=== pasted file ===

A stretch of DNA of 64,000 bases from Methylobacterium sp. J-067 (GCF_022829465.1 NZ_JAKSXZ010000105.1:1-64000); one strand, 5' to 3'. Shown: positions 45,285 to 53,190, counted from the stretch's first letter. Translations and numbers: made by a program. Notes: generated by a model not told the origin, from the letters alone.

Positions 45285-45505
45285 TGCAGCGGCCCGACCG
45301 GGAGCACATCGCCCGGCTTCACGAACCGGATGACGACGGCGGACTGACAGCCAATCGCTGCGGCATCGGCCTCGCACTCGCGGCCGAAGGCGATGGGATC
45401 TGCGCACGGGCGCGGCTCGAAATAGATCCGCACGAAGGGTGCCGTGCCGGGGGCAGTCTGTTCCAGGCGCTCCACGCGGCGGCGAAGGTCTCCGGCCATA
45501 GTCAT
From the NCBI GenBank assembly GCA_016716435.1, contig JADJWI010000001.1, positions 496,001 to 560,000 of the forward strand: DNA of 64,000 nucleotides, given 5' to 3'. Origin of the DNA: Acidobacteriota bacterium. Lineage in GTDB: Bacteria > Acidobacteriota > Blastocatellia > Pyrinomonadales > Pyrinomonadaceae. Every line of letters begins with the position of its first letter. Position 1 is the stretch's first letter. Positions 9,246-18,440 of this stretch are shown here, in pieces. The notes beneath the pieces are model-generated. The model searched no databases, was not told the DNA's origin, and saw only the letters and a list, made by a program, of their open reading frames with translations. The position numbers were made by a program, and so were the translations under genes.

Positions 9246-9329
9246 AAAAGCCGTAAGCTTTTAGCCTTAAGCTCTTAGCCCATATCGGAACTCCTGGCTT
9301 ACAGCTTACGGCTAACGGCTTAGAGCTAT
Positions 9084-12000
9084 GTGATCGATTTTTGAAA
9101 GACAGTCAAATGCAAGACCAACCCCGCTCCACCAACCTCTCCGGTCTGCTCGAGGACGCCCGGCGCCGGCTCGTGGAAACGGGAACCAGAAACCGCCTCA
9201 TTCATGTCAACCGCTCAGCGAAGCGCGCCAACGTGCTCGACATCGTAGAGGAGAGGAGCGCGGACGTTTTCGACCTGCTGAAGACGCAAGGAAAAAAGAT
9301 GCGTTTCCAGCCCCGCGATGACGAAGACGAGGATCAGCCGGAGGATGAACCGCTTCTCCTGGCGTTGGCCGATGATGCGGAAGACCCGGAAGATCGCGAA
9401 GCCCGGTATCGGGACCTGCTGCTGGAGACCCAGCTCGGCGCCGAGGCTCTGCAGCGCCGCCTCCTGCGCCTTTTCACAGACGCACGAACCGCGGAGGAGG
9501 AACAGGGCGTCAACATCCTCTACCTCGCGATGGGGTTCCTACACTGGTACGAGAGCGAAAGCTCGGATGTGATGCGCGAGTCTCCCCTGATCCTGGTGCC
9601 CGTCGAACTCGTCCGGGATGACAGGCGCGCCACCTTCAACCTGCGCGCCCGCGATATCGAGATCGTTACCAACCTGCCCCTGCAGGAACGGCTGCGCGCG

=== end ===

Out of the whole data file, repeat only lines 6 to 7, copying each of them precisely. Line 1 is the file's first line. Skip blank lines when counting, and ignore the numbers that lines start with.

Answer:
45501 GTCAT
From the NCBI GenBank assembly GCA_016716435.1, contig JADJWI010000001.1, positions 496,001 to 560,000 of the forward strand: DNA of 64,000 nucleotides, given 5' to 3'. Origin of the DNA: Acidobacteriota bacterium. Lineage in GTDB: Bacteria > Acidobacteriota > Blastocatellia > Pyrinomonadales > Pyrinomonadaceae. Every line of letters begins with the position of its first letter. Position 1 is the stretch's first letter. Positions 9,246-18,440 of this stretch are shown here, in pieces. The notes beneath the pieces are model-generated. The model searched no databases, was not told the DNA's origin, and saw only the letters and a list, made by a program, of their open reading frames with translations. The position numbers were made by a program, and so were the translations under genes.